The evidence shown here clearly shows that messing with the competition in the energy markets is likely to have dire effects on british consumers.
So why are the Tories suggesting a price cap then? Have they not considered the argument that the energy companies are now posing?
The conservatives claim that people feel taken advantage of by the large energy firms. People get stuck with tariffs that they don’t understand, or that are not correct for them. Many people on the lowest income bands are paying too much for energy. It is time for the energy companies to treat their customers fairly and bring some salvation to those take payday loans to pay off energy bills.
The conservatives have responded to the energy companies complaints by saying that the cap would reflect the market conditions and therefore would have less of an impact on the competition.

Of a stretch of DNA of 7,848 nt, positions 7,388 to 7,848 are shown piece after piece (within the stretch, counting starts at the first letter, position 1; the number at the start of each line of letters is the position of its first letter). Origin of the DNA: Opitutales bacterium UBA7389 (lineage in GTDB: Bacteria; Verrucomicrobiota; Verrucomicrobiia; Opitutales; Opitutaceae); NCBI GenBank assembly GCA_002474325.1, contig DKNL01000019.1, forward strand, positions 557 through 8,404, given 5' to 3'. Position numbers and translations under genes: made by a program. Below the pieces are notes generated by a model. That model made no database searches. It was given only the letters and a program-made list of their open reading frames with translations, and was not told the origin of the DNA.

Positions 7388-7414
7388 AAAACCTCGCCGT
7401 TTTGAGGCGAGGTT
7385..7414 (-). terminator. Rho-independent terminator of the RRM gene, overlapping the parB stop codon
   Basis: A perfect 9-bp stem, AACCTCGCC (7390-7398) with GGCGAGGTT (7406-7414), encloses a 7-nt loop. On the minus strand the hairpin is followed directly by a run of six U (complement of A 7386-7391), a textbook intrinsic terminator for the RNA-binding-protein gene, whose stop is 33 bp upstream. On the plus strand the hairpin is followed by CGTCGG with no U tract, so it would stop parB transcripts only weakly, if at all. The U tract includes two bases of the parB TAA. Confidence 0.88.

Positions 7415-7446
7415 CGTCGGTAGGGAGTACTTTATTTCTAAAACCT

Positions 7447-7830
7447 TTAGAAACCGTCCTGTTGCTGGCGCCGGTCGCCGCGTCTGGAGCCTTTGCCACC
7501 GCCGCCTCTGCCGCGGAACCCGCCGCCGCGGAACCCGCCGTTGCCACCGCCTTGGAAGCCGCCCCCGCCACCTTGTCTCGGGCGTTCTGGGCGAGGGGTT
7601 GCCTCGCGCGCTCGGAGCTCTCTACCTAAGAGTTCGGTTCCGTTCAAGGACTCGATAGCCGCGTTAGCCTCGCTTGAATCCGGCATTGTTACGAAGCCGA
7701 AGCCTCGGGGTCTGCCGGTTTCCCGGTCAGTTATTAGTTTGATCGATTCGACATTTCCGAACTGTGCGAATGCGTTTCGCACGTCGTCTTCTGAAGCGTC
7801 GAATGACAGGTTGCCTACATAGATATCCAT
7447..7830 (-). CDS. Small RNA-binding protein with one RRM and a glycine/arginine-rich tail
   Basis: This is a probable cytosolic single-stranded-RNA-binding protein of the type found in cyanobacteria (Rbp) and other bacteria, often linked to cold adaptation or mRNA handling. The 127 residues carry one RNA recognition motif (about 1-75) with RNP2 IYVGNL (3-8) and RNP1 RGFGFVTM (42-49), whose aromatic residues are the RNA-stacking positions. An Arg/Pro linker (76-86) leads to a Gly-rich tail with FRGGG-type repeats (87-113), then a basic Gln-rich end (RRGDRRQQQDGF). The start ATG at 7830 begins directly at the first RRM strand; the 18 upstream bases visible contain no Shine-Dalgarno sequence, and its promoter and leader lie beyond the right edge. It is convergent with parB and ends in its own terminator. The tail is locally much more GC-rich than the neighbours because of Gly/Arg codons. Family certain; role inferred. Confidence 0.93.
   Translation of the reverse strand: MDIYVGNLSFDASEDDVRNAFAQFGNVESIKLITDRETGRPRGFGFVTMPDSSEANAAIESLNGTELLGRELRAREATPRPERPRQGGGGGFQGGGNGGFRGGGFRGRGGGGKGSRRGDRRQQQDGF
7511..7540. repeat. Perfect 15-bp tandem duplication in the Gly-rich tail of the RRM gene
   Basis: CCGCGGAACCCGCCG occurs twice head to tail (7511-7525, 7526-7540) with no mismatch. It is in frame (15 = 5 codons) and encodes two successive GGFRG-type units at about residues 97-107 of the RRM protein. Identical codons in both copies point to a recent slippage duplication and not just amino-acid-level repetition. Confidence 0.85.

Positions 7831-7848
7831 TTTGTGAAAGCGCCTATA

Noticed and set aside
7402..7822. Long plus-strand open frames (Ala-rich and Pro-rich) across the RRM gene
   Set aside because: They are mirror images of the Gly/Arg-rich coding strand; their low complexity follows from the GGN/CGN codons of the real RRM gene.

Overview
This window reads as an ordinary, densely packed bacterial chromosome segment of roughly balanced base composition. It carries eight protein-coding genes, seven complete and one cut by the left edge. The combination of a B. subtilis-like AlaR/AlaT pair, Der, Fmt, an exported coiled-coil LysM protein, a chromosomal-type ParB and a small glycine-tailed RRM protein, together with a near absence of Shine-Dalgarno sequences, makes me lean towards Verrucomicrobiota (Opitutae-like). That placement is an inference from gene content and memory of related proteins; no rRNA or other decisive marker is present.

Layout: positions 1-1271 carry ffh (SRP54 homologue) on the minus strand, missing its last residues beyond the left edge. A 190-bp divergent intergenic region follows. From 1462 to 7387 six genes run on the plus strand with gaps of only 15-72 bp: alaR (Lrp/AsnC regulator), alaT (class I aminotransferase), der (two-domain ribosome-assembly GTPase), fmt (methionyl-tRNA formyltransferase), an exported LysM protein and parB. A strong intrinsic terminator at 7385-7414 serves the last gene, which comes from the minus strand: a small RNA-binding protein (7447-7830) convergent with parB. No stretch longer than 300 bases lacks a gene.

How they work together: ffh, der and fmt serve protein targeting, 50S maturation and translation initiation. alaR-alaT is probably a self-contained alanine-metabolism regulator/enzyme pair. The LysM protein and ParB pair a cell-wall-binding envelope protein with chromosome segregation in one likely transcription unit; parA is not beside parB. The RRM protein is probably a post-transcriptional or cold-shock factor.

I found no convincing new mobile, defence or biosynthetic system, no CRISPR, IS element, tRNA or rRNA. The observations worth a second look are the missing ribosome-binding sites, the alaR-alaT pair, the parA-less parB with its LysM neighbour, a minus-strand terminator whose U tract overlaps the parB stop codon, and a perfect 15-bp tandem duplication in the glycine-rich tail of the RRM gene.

There are also critics of the energy companies who claim that they distrust the price cap because they fear for a loss of businesses. The plans for the price cap have already hit shares in energy firms. Centrica’s shares fell by 5%, while SSE fell than 3% in early trading. It is claimed that energy companies are more worried about their financial performance following the proposed energy price cap than the price of energy for consumers.
While there may be some truth in this argument, we must note that often those on the operational front line know the industry better than anyone else. Hence the energy companies might have some advantage to their claims over the government.
So, if you vote conservative in the upcoming election, will it mean that you are leading yourself into higher energy bills? The answer is far from certain as the full details of the cap are not yet known. If you are on a standard variable tariff, you are most likely to benefit more from the cap than others. You are also likley to benefit if your energy bills are very high and you have to pay them off using personal credit. While nothing is yet certain, it is probable that if the Conservatives do win the upcoming general election on 8th June, and if they do keep to their word and impose a price cap, there will be shifting sands in the energy sector. We will see in due time if it is for better or for worse.